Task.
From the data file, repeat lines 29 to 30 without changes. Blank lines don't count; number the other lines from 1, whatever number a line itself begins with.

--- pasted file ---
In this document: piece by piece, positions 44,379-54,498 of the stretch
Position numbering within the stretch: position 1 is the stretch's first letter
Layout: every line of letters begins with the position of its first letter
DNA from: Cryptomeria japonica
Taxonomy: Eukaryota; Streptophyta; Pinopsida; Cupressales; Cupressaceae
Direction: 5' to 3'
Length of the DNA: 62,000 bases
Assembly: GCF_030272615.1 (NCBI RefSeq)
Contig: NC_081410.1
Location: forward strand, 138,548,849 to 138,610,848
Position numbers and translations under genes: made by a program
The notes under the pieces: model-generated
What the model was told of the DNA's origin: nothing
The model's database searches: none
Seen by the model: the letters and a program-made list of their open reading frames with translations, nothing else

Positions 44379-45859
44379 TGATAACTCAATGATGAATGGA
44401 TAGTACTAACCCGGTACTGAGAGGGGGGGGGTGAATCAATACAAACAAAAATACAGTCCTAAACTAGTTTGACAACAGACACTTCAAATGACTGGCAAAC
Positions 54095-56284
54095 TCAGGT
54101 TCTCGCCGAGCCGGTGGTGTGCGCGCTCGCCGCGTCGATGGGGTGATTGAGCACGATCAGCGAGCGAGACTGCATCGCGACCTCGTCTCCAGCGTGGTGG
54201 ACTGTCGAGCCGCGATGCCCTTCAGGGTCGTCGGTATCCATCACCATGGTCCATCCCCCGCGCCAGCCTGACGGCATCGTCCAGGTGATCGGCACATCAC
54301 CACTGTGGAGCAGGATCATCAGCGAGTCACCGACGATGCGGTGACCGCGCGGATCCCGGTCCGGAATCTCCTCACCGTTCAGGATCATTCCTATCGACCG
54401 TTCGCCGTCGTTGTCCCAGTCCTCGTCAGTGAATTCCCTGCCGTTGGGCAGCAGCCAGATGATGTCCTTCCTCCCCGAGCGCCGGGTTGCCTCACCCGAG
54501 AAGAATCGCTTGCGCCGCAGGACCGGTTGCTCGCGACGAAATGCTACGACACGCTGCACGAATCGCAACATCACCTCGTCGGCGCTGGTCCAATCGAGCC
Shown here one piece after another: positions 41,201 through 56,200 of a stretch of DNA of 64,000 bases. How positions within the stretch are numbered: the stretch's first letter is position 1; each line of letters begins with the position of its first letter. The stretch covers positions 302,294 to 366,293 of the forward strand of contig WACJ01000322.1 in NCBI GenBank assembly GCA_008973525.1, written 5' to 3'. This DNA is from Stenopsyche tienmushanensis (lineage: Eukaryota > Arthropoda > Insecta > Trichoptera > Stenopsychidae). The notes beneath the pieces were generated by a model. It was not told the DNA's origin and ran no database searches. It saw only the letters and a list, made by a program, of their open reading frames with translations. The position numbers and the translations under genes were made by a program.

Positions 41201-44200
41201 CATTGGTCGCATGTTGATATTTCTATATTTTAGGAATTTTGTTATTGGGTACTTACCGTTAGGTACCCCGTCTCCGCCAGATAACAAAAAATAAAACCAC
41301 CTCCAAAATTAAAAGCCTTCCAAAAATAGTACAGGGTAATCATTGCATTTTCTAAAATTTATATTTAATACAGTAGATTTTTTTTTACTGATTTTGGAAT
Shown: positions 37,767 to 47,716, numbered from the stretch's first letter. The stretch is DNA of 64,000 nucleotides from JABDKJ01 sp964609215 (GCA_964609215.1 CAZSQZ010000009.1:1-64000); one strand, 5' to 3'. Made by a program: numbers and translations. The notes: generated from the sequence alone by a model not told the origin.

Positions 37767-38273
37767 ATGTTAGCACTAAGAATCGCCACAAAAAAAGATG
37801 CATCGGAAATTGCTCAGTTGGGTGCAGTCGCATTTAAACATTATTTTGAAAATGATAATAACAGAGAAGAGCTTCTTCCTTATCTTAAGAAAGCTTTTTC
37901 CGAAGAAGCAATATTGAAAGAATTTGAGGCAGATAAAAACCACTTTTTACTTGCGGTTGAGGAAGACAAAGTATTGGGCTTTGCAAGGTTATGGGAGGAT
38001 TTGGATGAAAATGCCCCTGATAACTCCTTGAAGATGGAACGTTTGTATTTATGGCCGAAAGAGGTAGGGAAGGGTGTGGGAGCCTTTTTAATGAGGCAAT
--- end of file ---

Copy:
41301 CTCCAAAATTAAAAGCCTTCCAAAAATAGTACAGGGTAATCATTGCATTTTCTAAAATTTATATTTAATACAGTAGATTTTTTTTTACTGATTTTGGAAT
Shown: positions 37,767 to 47,716, numbered from the stretch's first letter. The stretch is DNA of 64,000 nucleotides from JABDKJ01 sp964609215 (GCA_964609215.1 CAZSQZ010000009.1:1-64000); one strand, 5' to 3'. Made by a program: numbers and translations. The notes: generated from the sequence alone by a model not told the origin.